Schools district sees increase in students failing, educators hopeful and planning for reversal

Local News

DONNA, Texas (KVEO) — The pandemic has affected many aspects of our everyday lives, including how students learn. Schools across the country implemented online learning, and now students are failing at a higher rate.

Taylor Seaber, a student at Donna High School, moved to virtual learning at the start of the pandemic and will be finishing out her senior year through a computer screen. 

“I’ve kind of mentally prepared myself for it,” she said. “I keep telling myself ‘eventually it’s going to go back to normal’. So, I’m kind of having a little bit of a positive attitude toward it.” 

As the only child at home, she said the distractions haven’t been too bad, but not having hands-on learning for certain subjects has been the greatest challenge. 

“That’s the best way I do it, to get it out of the way, I do the hardest things first,” she said. “So math is something I’m prioritizing a lot more other than the other subjects I know I’ll just do good at.” 

Taylor is on track for graduation and planning to go to college. However, throughout the country, rates of students failing are surging. 

School districts aim to keep students on track as remote learning continues

“We’ve seen a decline when it comes to where we want our students to be as far as reading levels and math levels,” said Donna ISD Superintendent Dr. Hafedh Azaiez. “It’s not where we want it to be; it’s not like where we are used to have them.” 

At Donna ISD about 15% of students are back on campus for traditional learning. 

Dr. Azaiez said the failure rates are highest among high schoolers, but it’s mostly elementary students returning, which he’s happy to see. 

“Our elementary, especially lower grades, if they fail a year or two years behind and they’re not reading on or above grade level by third grade, that may be a problem the student carries for many more years,” he said.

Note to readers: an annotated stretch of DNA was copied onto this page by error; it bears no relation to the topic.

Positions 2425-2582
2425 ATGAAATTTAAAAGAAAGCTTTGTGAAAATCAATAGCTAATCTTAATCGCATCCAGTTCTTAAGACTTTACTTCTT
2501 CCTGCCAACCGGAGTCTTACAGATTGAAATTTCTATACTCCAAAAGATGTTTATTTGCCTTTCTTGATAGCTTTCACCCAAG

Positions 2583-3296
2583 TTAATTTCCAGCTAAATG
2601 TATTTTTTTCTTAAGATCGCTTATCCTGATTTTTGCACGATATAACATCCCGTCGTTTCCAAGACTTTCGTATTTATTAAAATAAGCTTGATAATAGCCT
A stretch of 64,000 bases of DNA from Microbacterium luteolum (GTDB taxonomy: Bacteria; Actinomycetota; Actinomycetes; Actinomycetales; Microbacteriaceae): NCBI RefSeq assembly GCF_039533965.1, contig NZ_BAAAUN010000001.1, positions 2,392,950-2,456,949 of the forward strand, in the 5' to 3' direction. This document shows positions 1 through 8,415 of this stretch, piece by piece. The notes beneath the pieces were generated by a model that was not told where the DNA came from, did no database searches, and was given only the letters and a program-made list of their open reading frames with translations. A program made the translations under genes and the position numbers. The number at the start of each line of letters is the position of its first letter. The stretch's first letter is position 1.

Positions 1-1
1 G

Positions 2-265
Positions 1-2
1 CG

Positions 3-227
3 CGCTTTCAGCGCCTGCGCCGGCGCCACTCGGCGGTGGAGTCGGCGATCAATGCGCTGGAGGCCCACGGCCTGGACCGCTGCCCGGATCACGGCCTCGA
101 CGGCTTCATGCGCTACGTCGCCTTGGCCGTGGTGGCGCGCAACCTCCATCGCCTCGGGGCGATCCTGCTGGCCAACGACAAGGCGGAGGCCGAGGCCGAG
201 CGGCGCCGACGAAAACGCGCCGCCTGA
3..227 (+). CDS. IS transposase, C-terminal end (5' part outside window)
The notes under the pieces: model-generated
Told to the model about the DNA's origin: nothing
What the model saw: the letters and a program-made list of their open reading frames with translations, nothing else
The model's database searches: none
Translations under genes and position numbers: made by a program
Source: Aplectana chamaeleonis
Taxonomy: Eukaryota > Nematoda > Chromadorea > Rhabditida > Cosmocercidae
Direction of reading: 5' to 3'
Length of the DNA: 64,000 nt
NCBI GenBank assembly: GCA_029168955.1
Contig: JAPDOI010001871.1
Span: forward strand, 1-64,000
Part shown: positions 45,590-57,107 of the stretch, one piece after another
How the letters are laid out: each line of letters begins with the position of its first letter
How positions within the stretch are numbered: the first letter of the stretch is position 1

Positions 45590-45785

Donna had to rush to move to virtual learning at the start of the pandemic and worked quickly to get each student a Chromebook or iPad and set up Wi-Fi towers. 

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“This year has been a lot, lot better in terms of resources, in terms of preparation, accessibility,” he said. 

It’s not only students falling behind or with connectivity issues returning.  

“Many are missing social interaction with their peers, with their teachers, close proximity face to face,” said Dr. Azaiez. 

Apart from falling behind, children are facing other problems. 

“We’ve seen a terrible trend in teen suicides and mental health issues, depression, anxiety,” said Laura Lyles Reagan. “It’s affected all walks of life because of isolation.” 

Sociologist and parent-relationship coach Laura Reagan says the pandemic has further accelerated the already increasing trend. 

“I think the fast pace of society, lack of involvement in other relationships is a really major issue,” she said. 

Reagan says having quality relationships reduces the risk of suicide – whether that’s through returning to school or finding other ways. 

“Having phone calls, video chats with family, eating outside — that can be such a wonderful healer because you’re not just stuck on screens all day — limiting screen times,” she said. 

Mental health experts share ways for parents to manage increased stress from virtual learning

While more students are failing, she believes they can always catch up.  

“From a sociological point of view, education happens your entire life,” she said. “You’re a lifelong learner and if you’re delayed by a year, then you look at that over the long run. And education happens in multiple ways.” 

As more vaccines are administered, Dr. Azaiez is feeling optimistic. 

“We can resume the normal way of delivering instruction and having extracurricular activities and making it what it’s supposed to be — learning and fun at the same time for our students,” he said, adding the district is already planning workshops to bring students up to speed. 

“We’ll have them for maybe three hours doing a lot of reading and writing and another three hours of math,” he said. “The idea is to see where they’re at —do some prescreening and see where they’re at — look at what gaps they may have and work on those gaps to fix them.” 

In her final months of high school, Taylor is looking forward to relaxing a bit ahead of starting college, by which time she hopeful for an in-person learning opportunity. 

For students still struggling online, she shares what’s helped her. 

“Having due dates down — assignments down — having a to-do list every day,” she said. “Having structure because I think that’s what we’re missing: structure. So, if we have more structure in our life I think it will go a lot more smooth.” 

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